The Dragon Charmer is the sequel to Prospero’s Children. Twelve years have passed, and Fern has grown up; in many ways, the tone of this novel has grown up as well. After denying that she has the Gift, Fern is about to marry a charming media personality to live a perfectly acceptable life. She’s not in love with him, although she likes him well enough, but he fits her plan for how she thinks her life should go. Returning to Yarrowdale for the wedding, her magical past comes back with a vengeance, catching Fern, her brother Will, and her best friend Gaynor in its web. Fern is pulled out of the world; Will and Gaynor work together with some familiar characters to try to bring her back. Like Prospero’s Children, we visit other worlds/realities besides our own.
The writing is in keeping with Prospero’s Children, poetically descriptive and enjoying the beauty of words even when describing disgusting things. You must have first read Prospero’s Children to get anything out of The Dragon Charmer, and if you or your tween had trouble making it through the first novel, this one isn’t for you either.
SPOILER ALERT: Things you should know before suggesting this to your kid
It’s not graphic or drawn out, but Morgus—a witch who captures Fern and hopes to control her Gift—rapes Fern to prove she has utter power over her. This is one of many reasons that Fern hates Morgus, eventually leading to…
Violence and Death
…Fern horribly burns Morgus, who is chasing after her as she tries to escape. It’s not exactly on purpose, but Fern feels zero remorse and never reflects on it. Narratively, it fits—Morgus needs to be dealt with and was never really human anyway.
The Dragon-Charmer is killed, and his head appears on the Tree of Life, which bears the heads of the dead like apples. It’s a kind of purgatory before those souls can move on to the peace of the afterlife. It’s also pretty creepy. They grow and talk and sometimes scream and a huge pig prowls the tree and eats the heads that fall.
Lots of stuff. The Tree of Life from above is totally creepy. Weirdly shaped creatures called morlochs attack several characters—they’re driven by nothing but the desire to devour. Fern is in a coma, yet she’s burned and cut with no apparent way for it to happen. There’s possession by evil beings, things that reach through mirrors and TV screens…basically it’s a pretty creepy book if you aren’t used to reading stuff along these lines.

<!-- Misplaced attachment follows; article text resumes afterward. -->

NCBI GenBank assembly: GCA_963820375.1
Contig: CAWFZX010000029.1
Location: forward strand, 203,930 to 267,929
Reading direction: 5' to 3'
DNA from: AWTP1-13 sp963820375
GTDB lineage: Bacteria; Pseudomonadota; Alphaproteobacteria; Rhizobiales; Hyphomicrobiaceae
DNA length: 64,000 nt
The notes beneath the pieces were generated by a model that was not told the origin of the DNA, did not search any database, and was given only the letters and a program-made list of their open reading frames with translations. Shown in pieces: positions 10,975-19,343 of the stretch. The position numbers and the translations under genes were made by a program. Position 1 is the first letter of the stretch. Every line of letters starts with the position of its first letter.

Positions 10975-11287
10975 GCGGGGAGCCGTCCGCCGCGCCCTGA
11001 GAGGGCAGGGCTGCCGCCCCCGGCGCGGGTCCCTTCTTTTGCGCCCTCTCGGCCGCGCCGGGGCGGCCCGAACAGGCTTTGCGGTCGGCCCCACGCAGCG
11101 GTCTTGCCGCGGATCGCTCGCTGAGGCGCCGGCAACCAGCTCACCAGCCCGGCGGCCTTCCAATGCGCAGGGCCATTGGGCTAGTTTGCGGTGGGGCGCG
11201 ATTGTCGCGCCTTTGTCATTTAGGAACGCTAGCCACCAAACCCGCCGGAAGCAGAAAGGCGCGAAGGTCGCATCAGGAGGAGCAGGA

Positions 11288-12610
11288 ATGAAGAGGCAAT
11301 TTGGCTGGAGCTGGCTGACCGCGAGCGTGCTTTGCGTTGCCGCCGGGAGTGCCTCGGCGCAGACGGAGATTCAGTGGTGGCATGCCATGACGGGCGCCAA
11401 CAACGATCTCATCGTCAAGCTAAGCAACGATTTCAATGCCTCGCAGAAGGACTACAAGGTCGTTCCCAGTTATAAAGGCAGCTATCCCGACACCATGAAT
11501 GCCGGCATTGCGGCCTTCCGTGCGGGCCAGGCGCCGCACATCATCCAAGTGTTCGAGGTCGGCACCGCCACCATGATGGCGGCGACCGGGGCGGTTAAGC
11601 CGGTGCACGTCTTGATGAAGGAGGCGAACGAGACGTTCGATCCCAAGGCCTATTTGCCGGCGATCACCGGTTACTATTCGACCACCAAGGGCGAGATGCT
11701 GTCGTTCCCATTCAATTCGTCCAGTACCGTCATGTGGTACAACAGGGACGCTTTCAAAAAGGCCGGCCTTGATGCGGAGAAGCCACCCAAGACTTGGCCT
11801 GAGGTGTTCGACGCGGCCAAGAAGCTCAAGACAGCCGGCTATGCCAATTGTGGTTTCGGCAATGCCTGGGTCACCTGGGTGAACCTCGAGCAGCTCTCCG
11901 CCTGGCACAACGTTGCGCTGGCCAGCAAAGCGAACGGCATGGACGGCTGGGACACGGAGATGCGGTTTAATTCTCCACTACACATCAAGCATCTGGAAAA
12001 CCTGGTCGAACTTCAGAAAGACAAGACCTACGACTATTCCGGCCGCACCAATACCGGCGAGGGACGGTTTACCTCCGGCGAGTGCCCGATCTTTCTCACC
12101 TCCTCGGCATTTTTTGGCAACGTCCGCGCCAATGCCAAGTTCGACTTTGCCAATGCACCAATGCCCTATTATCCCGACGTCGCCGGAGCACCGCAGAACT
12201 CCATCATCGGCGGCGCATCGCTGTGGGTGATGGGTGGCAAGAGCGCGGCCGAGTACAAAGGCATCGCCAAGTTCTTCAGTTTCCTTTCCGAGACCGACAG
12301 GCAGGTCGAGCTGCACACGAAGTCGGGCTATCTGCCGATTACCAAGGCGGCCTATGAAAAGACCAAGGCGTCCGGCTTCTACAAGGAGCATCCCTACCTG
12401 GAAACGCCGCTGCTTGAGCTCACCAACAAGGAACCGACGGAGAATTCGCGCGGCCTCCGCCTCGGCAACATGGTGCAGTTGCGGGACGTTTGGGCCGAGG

Will and Fern are close to each other and would do anything for each other. Their father is still well meaning but clueless. They have an acceptable stepmother who is not quite as clueless as their father.
Morgus and Sysselore are sisters in a totally dysfunctional relationship. They try to claim Fern as their third sister, which would bring youth back to them. Morgus has had several children, one of whom looks like a monster. He and his mother hate each other, and in the end he sides with Fern to help her escape, and seems not at all sad when his mother is burned and seems to die.
Will and Gaynor are attracted to each other, and it’s clear that a certain evening could have gone in a particular direction. It doesn’t, but that’s chance more than choice.
Fern and Gaynor go out drinking before Fern’s wedding. Fern drinks a lot more than usual. They’re in a car wreck on the way home, although it turns out there was magic behind that more than drunk driving.
In a world where magic and evil gods are real, religion isn’t clear cut. This is discussed a bit, but the pastor is still a good and open-minded man, and religion is reflected on and questioned, but never ridiculed.
Probably a bit too dark for most tweens. But if your kid loved Prospero’s Children and can handle some disturbing stuff, it’s an interesting and well-written book. Again, it’s a great book for those transitioning into the realm of epic fantasy and who enjoy language and the ways that words can be put together.
The Dragon Charmer by Jan Siegel
Published in 2000 by Voyager
Sequel to Prospero’s Children and followed by Witch’s Honour (aka The Witch Queen in the US)
Read a copy published in Great Britain, borrowed from a friend